BALTIMORE, Md. -- Andy Frankel is a 38-year old school teacher who loves sports and lives in Baltimore. He worked with the Bowie Baysox minor-league baseball team for several seasons but never hesitated to show his support for Maryland, the place he earned his degree.
That's why Frankel came to downtown Baltimore Monday morning to see the first steps in Maryland's transformation from being a member of the Atlantic Coast Conference to the Big Ten. He talked with a bunch of coaches and even brought his four-month old son, Evan, wearing his own tiny Terps hat.
"It's a great move for the University," Frankel said. "As a Terp alum and long-time Maryland fan, being an ACC school, at first I was a little turned off by it. But I understand that no doubt it's best move for the university."
The long-awaited move to the Big Ten is here as the Terps join their new conference on Tuesday. Maryland is having some events to celebrate the transition to the Big Ten, one of which came Monday at the Under Armour Brand House in Baltimore on Monday. It looked a whole lot like a pep rally thanks to the many fans wearing white Maryland shirts, a band playing lots of music, and some cheerleaders working to get the crowd fired up.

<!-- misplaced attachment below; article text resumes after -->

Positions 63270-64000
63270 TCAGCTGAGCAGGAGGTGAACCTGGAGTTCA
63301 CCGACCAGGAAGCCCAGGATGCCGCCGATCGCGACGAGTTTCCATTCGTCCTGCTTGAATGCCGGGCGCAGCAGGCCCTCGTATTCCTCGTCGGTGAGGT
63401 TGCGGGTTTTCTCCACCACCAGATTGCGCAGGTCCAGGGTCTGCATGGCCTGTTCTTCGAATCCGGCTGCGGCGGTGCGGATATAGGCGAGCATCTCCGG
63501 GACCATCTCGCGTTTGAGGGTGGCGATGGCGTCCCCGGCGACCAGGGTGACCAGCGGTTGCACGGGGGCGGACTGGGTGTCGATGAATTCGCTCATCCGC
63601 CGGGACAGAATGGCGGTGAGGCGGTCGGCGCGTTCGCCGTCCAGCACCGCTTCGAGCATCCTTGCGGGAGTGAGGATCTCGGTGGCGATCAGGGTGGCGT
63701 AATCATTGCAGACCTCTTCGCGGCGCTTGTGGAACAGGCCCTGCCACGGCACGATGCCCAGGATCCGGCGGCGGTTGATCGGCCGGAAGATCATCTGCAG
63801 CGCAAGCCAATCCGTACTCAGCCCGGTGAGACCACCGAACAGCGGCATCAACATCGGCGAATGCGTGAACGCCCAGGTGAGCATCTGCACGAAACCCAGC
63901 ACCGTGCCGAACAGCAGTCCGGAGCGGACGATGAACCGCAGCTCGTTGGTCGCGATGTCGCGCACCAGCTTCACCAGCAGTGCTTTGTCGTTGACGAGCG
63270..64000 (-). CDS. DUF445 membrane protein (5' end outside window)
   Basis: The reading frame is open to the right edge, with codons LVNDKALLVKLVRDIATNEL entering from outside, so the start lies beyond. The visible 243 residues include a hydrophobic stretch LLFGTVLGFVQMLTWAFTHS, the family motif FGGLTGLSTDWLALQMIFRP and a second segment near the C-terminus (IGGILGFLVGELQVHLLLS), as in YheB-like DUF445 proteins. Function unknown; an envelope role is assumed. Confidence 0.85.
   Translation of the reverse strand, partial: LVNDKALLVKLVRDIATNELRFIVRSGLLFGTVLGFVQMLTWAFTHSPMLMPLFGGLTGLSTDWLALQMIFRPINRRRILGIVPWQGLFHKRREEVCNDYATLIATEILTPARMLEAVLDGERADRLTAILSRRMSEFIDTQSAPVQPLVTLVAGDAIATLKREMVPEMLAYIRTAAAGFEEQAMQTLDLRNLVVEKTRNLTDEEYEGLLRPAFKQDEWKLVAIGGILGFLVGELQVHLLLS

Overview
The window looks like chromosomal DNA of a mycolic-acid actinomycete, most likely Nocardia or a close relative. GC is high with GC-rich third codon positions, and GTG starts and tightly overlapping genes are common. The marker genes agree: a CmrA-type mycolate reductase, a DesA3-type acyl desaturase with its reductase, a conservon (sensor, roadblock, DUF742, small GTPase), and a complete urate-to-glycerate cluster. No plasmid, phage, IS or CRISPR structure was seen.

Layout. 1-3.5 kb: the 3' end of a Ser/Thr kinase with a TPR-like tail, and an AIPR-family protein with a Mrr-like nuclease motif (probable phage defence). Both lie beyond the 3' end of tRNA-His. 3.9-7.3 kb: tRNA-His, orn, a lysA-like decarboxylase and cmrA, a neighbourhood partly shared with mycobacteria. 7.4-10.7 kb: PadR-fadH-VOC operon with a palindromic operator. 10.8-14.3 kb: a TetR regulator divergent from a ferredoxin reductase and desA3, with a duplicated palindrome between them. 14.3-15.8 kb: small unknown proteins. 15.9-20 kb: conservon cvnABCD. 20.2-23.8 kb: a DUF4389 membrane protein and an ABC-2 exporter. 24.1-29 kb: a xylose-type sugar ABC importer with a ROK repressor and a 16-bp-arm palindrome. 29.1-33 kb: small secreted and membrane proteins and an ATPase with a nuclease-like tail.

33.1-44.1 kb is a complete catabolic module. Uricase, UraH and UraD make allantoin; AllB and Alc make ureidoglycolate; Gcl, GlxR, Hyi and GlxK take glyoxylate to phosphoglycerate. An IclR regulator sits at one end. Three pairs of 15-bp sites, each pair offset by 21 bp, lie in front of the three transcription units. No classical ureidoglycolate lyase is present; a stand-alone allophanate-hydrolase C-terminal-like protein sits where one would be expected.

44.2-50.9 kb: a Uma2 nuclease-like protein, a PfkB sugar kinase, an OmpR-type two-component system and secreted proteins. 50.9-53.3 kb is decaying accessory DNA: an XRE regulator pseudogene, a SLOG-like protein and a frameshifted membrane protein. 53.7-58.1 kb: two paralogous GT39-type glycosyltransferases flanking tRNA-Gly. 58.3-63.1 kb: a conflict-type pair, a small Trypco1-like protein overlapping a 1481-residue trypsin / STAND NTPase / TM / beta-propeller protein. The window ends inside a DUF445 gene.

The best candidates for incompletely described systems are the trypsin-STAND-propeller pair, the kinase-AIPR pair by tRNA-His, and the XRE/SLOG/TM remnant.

For Maryland fans who wanted to get their hands on exclusive Maryland/Big Ten inaugural apparel, all they had to do was walk into the store after the brief ceremony ended. The first two people to get some of that were Big Ten Commissioner Jim Delany and Maryland Director of Athletics Kevin Anderson – who both modeled fire-engine red shirts that drew cheers from the crowd.
This was the beginning of the big change for Maryland. The school's gotten some tough backlash over its decision to leave a conference it's been part of for so long, but there's no question now that they're looking to the future, a point Anderson tried to make several times in speaking with the media afterwards.
"We're a great university in this great conference,"Anderson said. "We're proud and we're just looking forward to it. Tomorrow is a happy day for us."
Rutgers also will be joining the Big Ten, but Delany talked about how excited the conference was to have Maryland now, especially because there's been so much work involved in the move.
"It's a great day; an awful lot of preparation has gone into it," Delany said. "I think the Big Ten and Maryland have a great future together. Maryland's got a lot of characteristics that mimic our institutions. I think the world's just gotten smaller…and now with the world as globalized as it is and Maryland being the center and Washington, D.C. being the center of many things international. I think it will fit hand in glove."
One of the biggest concerns of Maryland fans is how well the Terrapins will be able to compete in the Big Ten in certain spots.
Anderson said the Terps aren't going in there with a rebuilding program. They've been winning for many years in many sports and want to keep playing at that level in the Big Ten. In other words, they don't want to suddenly start losing.
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